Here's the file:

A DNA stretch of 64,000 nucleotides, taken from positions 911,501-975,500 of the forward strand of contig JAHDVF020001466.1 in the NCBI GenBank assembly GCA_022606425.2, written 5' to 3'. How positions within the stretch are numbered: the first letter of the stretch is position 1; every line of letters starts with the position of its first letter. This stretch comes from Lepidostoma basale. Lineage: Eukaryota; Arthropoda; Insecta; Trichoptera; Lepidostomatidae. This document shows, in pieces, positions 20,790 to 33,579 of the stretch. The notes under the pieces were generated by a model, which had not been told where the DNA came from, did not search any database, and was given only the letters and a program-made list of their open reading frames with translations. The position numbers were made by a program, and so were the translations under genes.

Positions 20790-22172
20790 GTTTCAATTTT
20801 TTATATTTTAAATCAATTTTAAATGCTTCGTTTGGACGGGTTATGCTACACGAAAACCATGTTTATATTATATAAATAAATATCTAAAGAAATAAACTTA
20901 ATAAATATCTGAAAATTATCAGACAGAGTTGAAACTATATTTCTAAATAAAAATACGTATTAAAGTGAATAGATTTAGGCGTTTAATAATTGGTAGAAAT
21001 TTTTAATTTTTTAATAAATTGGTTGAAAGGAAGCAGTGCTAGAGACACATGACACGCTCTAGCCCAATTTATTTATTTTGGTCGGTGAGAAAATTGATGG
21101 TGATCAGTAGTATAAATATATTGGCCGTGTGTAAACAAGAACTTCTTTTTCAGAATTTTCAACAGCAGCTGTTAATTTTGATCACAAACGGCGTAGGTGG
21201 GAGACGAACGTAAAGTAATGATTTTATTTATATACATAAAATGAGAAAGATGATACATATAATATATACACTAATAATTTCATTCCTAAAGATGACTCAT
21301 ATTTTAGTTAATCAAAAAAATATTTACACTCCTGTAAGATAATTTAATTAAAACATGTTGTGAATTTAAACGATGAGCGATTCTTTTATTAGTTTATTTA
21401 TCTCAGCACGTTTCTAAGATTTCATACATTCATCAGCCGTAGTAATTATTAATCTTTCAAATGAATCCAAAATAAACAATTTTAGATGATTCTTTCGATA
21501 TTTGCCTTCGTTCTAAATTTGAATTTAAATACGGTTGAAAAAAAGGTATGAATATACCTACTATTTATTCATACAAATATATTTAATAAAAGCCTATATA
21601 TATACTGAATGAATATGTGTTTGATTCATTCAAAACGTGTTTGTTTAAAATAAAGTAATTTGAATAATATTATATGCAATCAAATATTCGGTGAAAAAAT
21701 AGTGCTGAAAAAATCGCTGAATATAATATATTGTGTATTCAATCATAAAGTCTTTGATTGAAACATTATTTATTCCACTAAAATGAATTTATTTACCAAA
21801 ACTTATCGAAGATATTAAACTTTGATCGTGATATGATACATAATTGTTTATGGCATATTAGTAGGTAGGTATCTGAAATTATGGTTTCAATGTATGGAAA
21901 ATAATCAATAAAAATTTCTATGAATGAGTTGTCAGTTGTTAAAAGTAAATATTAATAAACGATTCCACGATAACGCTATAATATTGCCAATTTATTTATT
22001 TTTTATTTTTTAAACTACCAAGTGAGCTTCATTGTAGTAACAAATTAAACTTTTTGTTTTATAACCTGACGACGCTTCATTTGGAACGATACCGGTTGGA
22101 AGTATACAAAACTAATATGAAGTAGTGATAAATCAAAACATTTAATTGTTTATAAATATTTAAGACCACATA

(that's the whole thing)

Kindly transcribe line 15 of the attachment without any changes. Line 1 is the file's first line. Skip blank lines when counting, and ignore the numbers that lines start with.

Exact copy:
21901 ATAATCAATAAAAATTTCTATGAATGAGTTGTCAGTTGTTAAAAGTAAATATTAATAAACGATTCCACGATAACGCTATAATATTGCCAATTTATTTATT